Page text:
According to a new report, a quarter of employees think their company overlooks bullying and harassment complaints. But what can you do if you’re facing workplace bullying?
A report by the Chartered Institute of Personnel and Development (CIPD) has revealed 24% of employees feel issues like bullying and harassment in the workplace are swept under the rug or ignored. While 15% of employees have experienced bullying in the last three years, with the most common forms including, “being undermined or humiliated” (55% of women, 50% of men), “persistent unwarranted criticism” and “unwanted personal remarks” more than half of them did not report it.
The CIPD (the professional body for HR and people development) highlighted line management and training as key in causing and preventing harassment and bullying in the workplace. Lack of faith and confidence in how reports will be handled plays a large part in the reluctance to report and the CIPD has urged firms to train managers to be able to handle conflicts better.
Only two fifths (40%) of line managers reported having had any people management training and a third of employers (34%) said managers lacking confidence to challenge inappropriate behaviour was one of the biggest barriers to successful conflict management.
A similar study by employment law specialists Slater and Gordon found that six in 10 people have witnessed bullying at work or suffered from it themselves, again less than half (48%) did anything about it. There are lots of reasons why people don’t want to report bullying or harassment at work. You may be afraid of being seen to be overreacting, you may not want to draw attention to yourself or heighten conflict, you may not even know where to start or how to approach the situation.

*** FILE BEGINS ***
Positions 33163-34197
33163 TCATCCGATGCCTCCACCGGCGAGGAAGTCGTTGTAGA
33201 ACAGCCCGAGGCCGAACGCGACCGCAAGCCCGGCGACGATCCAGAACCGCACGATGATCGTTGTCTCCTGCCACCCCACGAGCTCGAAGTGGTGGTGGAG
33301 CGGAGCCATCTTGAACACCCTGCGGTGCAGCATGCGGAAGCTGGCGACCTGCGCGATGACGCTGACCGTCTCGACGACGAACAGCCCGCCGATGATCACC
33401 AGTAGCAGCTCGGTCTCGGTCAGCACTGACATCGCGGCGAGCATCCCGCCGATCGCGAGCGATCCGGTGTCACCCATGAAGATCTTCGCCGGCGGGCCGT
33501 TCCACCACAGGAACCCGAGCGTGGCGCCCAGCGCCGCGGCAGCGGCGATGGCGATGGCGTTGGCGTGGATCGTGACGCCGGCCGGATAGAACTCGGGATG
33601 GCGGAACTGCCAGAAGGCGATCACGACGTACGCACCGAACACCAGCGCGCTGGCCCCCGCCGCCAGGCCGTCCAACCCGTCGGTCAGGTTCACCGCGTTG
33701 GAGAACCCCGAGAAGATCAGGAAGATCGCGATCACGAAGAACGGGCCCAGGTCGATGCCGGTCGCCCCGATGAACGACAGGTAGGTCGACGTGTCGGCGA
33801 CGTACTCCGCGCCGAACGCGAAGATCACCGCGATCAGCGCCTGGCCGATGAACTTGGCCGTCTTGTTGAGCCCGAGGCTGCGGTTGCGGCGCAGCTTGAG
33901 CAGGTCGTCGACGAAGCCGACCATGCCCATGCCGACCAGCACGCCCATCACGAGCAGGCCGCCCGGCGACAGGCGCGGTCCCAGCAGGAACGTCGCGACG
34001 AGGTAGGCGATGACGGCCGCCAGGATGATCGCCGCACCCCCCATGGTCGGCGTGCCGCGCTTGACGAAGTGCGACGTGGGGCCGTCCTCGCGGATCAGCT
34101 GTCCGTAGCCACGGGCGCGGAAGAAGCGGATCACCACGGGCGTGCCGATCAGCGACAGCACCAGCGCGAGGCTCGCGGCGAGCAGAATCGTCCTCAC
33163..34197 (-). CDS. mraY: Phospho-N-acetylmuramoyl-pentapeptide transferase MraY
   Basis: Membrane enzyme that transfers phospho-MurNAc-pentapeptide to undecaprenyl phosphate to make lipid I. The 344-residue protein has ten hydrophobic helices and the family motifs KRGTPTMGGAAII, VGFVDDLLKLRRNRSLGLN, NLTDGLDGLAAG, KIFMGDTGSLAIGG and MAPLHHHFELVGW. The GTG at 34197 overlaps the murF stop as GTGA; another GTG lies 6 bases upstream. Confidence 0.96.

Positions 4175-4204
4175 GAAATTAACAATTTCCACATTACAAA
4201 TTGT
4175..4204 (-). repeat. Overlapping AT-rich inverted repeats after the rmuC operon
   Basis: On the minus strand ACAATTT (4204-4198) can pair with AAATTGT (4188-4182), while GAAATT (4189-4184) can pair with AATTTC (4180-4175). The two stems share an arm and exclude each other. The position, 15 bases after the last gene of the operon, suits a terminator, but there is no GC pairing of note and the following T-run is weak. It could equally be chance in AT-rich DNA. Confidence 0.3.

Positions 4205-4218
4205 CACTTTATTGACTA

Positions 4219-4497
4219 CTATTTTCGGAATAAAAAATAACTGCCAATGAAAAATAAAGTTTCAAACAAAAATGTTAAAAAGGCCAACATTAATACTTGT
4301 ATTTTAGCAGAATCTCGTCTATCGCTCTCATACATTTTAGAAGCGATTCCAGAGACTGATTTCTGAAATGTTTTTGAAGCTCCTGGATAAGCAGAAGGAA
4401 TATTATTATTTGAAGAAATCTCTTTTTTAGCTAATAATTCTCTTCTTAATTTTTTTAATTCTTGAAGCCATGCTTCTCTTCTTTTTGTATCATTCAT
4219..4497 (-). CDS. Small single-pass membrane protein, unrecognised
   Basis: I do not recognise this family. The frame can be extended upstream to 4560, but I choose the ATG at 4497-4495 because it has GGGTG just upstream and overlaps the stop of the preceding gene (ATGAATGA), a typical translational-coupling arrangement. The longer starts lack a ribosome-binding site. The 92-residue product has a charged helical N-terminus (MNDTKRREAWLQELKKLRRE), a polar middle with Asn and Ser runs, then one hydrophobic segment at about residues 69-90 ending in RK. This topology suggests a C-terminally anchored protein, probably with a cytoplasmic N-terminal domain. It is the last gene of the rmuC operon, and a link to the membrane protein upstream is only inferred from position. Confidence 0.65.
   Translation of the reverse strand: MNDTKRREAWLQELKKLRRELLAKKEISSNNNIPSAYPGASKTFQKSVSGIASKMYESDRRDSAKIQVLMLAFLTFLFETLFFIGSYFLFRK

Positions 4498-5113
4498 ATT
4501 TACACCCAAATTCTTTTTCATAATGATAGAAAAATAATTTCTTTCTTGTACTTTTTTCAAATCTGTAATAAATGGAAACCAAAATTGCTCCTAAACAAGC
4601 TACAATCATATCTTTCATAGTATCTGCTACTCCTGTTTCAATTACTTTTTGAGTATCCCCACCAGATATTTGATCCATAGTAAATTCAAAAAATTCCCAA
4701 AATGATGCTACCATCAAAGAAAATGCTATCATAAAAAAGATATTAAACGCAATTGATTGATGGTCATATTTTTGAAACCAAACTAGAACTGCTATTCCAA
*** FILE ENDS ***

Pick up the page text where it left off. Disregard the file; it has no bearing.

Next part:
“It can take a lot of courage for someone to speak up about inappropriate behaviour at work, but there are very disappointing results on the ability of organisations to deal compassionately and effectively with complaints,” the CIPD said.
“Many people felt their organisation didn’t act swiftly or fairly to resolve the complaint, or that they were even being blamed for the situation.”
The report did however find that 33% of employees felt more confident reporting sexual harassment than they did two years ago, it’s a glimmer of hope that things can improve and that #MeToo has made an impact.
While it’s up to organisations to step up and fix their flawed systems, you may not have time to wait for that. So what do you do if you’re facing bullying and harassment at work? What steps can you take to get through a process you’re less than confident in?
With over 16 years’ experience working for some of the UK’s top employment law firms, HR expert Laura Milne is well-versed in the language of workplace bullying, at the helm of Lime HR.
“We’ve all been there – chances are if you’ve ever had a job then you’ve experienced someone along the way who has treated unfairly. Someone who has tried to intimidate, harass or bully you,” Laura says.
“Sadly it’s key to career success and, of course, general emotional peace of mind, to learn the skills of how to manage such an experience in a way that’s healthy and productive.”
Here she speaks to Stylist about the most effective ways of tackling office bullying – before it gets the better of you:
1. Find out if the treatment you’re receiving constitutes bullying
“First things first – establish what IS bullying? Sometimes the way someone behaves towards us might seem a little insidious. But we might be unsure if a particular comment or behaviour constitutes harassment or bullying.